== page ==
Governor Schwarzennegger signed a bill this weekend that will ban hunting big game with lead bullets in several California counties.
Scientists with the research group Craighead Beringia South tested lead levels in the blood of ravens in and around Grand Teton National Park before and after hunting season. The scientists found blood lead levels were roughly 5 times higher after hunting season.
Lead stays in the blood for only about two weeks and then it gets deposited in the brain and other internal organs. Lead can make a mess of the reproductive and nervous systems and at high levels, cause death.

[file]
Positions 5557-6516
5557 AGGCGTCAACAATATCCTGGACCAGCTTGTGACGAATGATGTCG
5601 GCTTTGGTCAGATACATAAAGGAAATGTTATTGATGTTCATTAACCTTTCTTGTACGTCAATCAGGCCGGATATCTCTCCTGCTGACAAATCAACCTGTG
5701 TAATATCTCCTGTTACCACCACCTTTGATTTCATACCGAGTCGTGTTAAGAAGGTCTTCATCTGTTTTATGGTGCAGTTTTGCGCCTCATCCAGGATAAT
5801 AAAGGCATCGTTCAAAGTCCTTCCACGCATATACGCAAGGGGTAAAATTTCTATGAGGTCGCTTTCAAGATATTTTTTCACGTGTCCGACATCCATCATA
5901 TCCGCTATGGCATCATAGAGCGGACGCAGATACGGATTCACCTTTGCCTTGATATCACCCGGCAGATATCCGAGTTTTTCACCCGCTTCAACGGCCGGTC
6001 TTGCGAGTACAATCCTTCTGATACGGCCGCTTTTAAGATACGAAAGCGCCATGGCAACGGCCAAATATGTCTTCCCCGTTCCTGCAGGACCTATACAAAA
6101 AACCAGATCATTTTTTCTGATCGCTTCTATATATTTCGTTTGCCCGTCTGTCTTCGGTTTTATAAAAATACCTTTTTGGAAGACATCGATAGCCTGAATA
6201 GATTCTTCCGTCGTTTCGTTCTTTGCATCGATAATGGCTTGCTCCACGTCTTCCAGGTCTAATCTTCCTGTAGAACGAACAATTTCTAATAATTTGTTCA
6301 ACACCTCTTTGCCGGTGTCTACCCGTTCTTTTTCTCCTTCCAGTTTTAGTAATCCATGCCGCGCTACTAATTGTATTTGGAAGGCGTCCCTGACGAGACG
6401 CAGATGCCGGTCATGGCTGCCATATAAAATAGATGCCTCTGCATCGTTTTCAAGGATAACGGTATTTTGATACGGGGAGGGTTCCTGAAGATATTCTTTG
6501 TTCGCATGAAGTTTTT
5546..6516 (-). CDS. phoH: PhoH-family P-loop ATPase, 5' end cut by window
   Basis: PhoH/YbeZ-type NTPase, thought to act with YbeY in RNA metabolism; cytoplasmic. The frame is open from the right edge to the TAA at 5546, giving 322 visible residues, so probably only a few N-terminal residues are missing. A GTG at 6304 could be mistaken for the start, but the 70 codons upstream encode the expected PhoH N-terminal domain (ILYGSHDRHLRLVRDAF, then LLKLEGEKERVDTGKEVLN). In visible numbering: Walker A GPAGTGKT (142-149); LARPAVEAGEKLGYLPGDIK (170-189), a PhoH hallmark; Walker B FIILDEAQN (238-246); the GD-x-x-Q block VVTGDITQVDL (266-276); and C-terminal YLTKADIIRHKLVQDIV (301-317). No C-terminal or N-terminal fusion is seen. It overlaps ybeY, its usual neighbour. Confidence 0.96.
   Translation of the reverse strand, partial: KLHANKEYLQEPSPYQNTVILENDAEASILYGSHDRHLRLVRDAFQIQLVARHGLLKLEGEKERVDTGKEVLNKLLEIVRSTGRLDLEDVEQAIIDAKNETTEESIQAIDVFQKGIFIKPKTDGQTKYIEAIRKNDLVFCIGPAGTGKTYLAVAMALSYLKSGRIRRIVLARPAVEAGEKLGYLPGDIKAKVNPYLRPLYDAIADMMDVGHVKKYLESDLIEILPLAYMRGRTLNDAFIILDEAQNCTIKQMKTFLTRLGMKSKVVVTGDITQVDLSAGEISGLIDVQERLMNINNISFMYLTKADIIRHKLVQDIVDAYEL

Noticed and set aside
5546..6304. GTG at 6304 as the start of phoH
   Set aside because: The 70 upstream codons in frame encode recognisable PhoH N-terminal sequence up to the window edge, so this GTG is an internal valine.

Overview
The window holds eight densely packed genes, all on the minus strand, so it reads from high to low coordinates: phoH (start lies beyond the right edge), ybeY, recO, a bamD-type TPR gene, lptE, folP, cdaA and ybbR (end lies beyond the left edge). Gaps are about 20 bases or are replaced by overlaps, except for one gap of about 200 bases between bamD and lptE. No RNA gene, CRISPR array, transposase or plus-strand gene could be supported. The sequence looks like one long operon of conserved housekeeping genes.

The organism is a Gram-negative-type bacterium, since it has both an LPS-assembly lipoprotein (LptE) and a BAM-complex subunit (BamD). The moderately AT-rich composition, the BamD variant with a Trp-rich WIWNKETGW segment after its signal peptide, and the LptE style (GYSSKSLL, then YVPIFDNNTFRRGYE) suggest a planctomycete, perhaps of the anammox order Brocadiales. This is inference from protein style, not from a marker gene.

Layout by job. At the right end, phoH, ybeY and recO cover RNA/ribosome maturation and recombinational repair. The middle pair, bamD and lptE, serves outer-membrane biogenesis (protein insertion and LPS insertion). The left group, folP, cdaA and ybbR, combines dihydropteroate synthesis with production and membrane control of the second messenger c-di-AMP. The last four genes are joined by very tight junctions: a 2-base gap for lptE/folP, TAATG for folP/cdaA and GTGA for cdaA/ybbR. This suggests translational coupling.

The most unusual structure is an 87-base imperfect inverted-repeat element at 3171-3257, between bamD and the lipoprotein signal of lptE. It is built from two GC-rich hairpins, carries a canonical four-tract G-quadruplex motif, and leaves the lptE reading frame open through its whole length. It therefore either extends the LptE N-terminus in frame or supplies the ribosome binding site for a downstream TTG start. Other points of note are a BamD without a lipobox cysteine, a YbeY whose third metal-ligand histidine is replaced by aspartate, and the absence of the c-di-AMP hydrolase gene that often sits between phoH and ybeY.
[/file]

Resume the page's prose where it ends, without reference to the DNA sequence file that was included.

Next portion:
Ravens, eagles, vultures, California Condors and other scavengers ingest lead bullet fragments as they dine on carcasses and gut piles left behind after hunting season.
Biologist Bryan Bedrosian is now collecting bear, wolf and coyote carcasses to begin looking for lead contamination in those animals.
The contamination could be avoided by using alternatives such as copper bullets, which are readily available, although more expensive.
And, according to Bedrosian, "As a hunter myself who has switched, I haven’t noticed any change in hunting success. The only change I’ve noticed is that I’m eating lead-free meat.”
Plus, because lead is a big old toxic heavy metal, the less that is added to the food chain or dropped in fragile ecosystems the better.
California Condor, "Thanks Arnie!"